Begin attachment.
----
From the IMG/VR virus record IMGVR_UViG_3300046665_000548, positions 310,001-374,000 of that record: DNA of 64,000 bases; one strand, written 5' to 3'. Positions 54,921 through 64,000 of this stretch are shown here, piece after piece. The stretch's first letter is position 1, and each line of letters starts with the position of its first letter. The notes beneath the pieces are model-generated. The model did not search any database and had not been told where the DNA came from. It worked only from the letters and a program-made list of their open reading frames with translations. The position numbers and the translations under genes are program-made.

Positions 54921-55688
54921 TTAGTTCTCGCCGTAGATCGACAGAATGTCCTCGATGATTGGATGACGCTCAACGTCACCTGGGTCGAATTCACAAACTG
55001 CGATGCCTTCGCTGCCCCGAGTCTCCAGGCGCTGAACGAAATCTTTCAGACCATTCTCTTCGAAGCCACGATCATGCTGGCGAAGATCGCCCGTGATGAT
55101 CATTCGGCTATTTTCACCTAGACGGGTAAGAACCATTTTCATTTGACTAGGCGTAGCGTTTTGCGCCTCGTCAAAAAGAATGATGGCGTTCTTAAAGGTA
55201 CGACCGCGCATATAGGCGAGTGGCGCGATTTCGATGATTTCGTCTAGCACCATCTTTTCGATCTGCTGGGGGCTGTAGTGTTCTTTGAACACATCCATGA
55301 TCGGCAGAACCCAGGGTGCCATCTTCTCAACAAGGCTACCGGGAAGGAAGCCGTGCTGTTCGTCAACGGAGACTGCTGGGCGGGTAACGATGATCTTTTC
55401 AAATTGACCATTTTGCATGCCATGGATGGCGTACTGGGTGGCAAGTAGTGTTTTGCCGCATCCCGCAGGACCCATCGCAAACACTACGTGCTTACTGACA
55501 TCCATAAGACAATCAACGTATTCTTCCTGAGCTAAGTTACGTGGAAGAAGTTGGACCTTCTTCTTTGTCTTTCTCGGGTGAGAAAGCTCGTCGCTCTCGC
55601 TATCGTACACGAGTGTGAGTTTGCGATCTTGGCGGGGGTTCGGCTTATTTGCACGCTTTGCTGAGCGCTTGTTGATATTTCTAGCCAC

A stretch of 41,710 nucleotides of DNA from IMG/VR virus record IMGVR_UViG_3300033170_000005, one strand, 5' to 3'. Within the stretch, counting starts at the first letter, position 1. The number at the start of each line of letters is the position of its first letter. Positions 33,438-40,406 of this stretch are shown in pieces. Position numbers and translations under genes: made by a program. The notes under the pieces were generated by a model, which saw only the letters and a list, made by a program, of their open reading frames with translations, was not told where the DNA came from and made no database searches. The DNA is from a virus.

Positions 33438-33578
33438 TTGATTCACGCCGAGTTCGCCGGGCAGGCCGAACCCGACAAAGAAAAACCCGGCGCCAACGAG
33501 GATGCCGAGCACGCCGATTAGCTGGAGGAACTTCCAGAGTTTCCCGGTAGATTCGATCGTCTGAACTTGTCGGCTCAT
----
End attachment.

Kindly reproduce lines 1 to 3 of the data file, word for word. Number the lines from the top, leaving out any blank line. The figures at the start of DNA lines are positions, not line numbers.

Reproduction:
From the IMG/VR virus record IMGVR_UViG_3300046665_000548, positions 310,001-374,000 of that record: DNA of 64,000 bases; one strand, written 5' to 3'. Positions 54,921 through 64,000 of this stretch are shown here, piece after piece. The stretch's first letter is position 1, and each line of letters starts with the position of its first letter. The notes beneath the pieces are model-generated. The model did not search any database and had not been told where the DNA came from. It worked only from the letters and a program-made list of their open reading frames with translations. The position numbers and the translations under genes are program-made.

Positions 54921-55688
54921 TTAGTTCTCGCCGTAGATCGACAGAATGTCCTCGATGATTGGATGACGCTCAACGTCACCTGGGTCGAATTCACAAACTG